MADRID, Spain -- Almost everyone understood the rules of the game: The Middle East peace conference would open with formal speeches, and only afterward would the real work begin -- the efforts by armies of spokesmen to shape and reshape public opinion.
Most of the parties played the game in ways that reflected their national character, including their anxieties. In the process, the spokesmen became as familiar to television viewers as the region's prime ministers and presidents.
Israel, always eager to be heard, sent more spokesmen and handlers than official delegates. In the office assigned to Lebanon, a country known for chaos, no one was sure who the Lebanese spokesman might be or whether there even was one. In the Syrian office, the official spokesman chatted amiably with Westerners but did his best to prevent Israelis from getting in the door.
The Palestinians often outperformed them all, and Hanan Ashrawi, a university professor of English from the West Bank, was their brightest star. Mrs. Ashrawi emerged as the Palestinians' most polished voice and, at times, their most skillful diplomat.
Some admiring Israelis liken her to two famous leaders of their own. In her public warmth, she is compared to former Prime Minister Golda Meir, Israel's motherly prime minister in the early 1970s. For her debating skills, she is compared to Abba Eban, who was his country's most articulate diplomat.
Members of Israel's government have been less complimentary. After Palestinian gunmen shot and killed two Jewish settlers last week, Defense Minister Moshe Arens blamed Mrs. Ashrawi.
Citing statements by her that violence would increase during the peace talks, Mr. Arens declared the attackers "were acting on her directives."
Mrs. Ashrawi was one of the most frequently quoted people at the Madrid conference without even being a member of an official delegation.
She arrived as part of a 15-member advisory team, a group organized to get around Israel's ground rules for the regular delegation.
Israeli Prime Minister Yitzhak Shamir ruled out conducting formal talks with Palestinians from East Jerusalem or with anyone considered to have close ties to the Palestine Liberation Organization. Mrs. Ashrawi was excluded on both counts.
She lives in Ramallah, a West Bank city, in a stone house not far from the local headquarters of the Israeli military government. Her Israeli-issued identification card lists her official place of residence as East Jerusalem.
In her politics, she is identified less as a moderate or a radical than as a pragmatist. She makes no secret of her loyalty to the PLO or of her belief that the organization erred by being inflexible in the past.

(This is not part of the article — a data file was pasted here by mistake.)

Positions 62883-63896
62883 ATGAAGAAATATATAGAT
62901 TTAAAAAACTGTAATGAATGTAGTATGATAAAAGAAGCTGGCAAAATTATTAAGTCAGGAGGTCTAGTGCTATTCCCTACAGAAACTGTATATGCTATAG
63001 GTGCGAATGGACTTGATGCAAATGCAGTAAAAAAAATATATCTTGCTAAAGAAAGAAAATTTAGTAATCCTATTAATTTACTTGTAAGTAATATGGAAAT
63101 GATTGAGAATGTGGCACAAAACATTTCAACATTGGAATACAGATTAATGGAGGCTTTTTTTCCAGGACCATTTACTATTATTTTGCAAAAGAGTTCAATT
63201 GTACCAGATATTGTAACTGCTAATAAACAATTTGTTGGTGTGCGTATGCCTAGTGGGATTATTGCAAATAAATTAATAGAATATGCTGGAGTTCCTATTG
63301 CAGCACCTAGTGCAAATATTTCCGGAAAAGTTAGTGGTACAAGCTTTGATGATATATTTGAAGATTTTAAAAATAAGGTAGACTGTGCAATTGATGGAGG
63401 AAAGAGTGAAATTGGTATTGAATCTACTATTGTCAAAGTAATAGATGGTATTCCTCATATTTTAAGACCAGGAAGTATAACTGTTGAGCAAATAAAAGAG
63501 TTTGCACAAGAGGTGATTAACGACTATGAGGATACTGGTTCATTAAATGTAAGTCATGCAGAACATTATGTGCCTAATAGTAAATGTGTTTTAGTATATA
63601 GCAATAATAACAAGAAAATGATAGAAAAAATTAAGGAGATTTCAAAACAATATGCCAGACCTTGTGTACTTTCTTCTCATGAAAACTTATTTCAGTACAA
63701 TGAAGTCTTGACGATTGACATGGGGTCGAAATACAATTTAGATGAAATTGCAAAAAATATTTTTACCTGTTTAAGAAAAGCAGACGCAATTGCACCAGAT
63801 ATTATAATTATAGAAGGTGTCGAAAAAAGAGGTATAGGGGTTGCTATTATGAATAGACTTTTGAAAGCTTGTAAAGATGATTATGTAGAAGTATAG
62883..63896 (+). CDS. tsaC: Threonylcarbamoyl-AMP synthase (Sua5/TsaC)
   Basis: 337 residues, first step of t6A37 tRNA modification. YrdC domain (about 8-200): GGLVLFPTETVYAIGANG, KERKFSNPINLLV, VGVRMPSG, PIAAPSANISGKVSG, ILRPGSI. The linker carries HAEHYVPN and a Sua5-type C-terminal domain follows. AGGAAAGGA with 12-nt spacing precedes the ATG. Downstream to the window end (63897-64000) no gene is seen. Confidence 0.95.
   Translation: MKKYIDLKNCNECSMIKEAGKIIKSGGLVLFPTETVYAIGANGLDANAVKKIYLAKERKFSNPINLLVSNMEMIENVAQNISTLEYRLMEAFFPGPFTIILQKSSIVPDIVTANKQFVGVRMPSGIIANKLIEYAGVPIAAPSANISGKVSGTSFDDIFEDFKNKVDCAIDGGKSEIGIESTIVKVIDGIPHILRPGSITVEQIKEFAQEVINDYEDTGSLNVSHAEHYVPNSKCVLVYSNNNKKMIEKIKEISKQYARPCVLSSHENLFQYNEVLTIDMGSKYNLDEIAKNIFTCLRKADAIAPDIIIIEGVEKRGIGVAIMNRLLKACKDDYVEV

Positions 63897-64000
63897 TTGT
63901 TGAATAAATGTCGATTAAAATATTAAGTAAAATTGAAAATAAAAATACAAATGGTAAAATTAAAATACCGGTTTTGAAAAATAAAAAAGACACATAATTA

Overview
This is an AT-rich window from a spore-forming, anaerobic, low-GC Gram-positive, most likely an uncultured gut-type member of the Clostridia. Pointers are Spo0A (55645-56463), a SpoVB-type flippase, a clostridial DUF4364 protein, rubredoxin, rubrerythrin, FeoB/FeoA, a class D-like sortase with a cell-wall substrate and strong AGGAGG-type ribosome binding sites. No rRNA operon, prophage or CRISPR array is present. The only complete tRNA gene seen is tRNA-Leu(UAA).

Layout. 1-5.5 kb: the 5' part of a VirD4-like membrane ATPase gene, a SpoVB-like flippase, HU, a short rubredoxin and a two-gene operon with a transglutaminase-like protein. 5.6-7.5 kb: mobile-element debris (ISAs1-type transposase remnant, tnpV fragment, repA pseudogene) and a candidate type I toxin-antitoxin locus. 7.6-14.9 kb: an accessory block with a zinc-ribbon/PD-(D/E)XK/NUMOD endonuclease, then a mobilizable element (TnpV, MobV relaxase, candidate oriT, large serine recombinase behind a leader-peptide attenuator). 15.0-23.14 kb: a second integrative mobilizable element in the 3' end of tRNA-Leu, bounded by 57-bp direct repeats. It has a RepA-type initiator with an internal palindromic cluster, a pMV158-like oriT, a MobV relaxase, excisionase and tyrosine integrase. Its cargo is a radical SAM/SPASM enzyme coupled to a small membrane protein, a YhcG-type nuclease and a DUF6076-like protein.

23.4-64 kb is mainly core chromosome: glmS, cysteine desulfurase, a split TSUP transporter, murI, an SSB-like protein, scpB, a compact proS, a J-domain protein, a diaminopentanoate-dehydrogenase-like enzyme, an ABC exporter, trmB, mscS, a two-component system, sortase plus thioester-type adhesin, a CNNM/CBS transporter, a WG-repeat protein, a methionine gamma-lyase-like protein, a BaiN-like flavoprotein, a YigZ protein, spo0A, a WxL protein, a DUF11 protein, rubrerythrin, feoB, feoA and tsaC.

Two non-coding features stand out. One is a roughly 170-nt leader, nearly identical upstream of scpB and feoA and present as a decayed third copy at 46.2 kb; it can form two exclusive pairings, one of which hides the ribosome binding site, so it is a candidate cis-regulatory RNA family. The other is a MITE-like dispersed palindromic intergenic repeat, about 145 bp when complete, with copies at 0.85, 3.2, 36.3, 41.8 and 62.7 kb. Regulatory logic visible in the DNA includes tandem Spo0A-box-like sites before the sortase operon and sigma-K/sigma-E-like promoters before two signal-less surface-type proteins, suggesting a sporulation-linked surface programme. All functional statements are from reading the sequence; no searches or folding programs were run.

She also says Mr. Shamir's government is making a mistake by not talking directly with people such as her.
"We are not ashamed of the PLO," she said before going to Madrid. "We are very proud of it. If the Israelis close their eyes to reality, it doesn't mean the reality will disappear."
Mrs. Ashrawi, 45, has a doctorate in English literature from the University of Virginia.
Before politics became a full-time job, she taught at Bir Zeit University between the West Bank cities of Ramallah and Nablus, a center of Palestinian intellectual ferment. Although Israel has kept the university closed for four years, it has continued to operate clandestinely.
Mrs. Ashrawi came to prominence thanks to "Nightline," the ABC news program. Producers of the program came to Jerusalem in 1988 to organize a televised debate between Palestinians and Israelis but quickly ran into problems. Most of the best-known Palestinians declined to participate, citing either a reluctance to appear on the same stage with Israelis or fear for their safety.
Mrs. Ashrawi had no such hesitation. On the air, she was rational and easy to understand.
Within a few months, she was appearing regularly on U.S. television as a spokeswoman for the Palestinian cause.
She also came to the notice of Faisal Husseini, the most prominent Palestinian activist in East Jerusalem and the West Bank. Since 1988, she has emerged as his near equal, the person to travel with him for high-level talks in London, Washington and Amman, Jordan.
Mr. Husseini, Mrs. Ashrawi and Zakaria Agha, a physician from the Gaza Strip, became the chief Palestinian contacts for Secretary of State James A. Baker III on each of his eight trips to the region. Friday, at the close of the Madrid conference, he publicly praised them for "personal courage in the face of enormous pressures" from Israel and from Palestinians opposed to the peace talks.
Mr. Agha became a member of the official Palestinian delegation. Mrs. Ashrawi and Mr. Husseini worked in Madrid as part of a group that wrote speeches, collected facts and figures, and devised strategy. They probably also acted as intermediaries between the official delegation and the PLO.
At her daily news conferences, Mrs. Ashrawi showed considerable skill, rarely groping for an answer, usually avoiding invective and often managing to smile. Her point, repeated over and over, was to present the Palestinians as a party equal to any other at the negotiating table and deserving of equal status.
She opposed moving the next stage of talks to the Middle East, saying the Palestinians did not have a country where they could properly act as host. She tried to defuse the issue by making it sound as if it had as much to do with hospitality as with politics. "We are prepared to move to the Middle East when we have an independent state," she said, presenting Palestinian statehood
as something to be realized in the near future. "We need to meet as equals."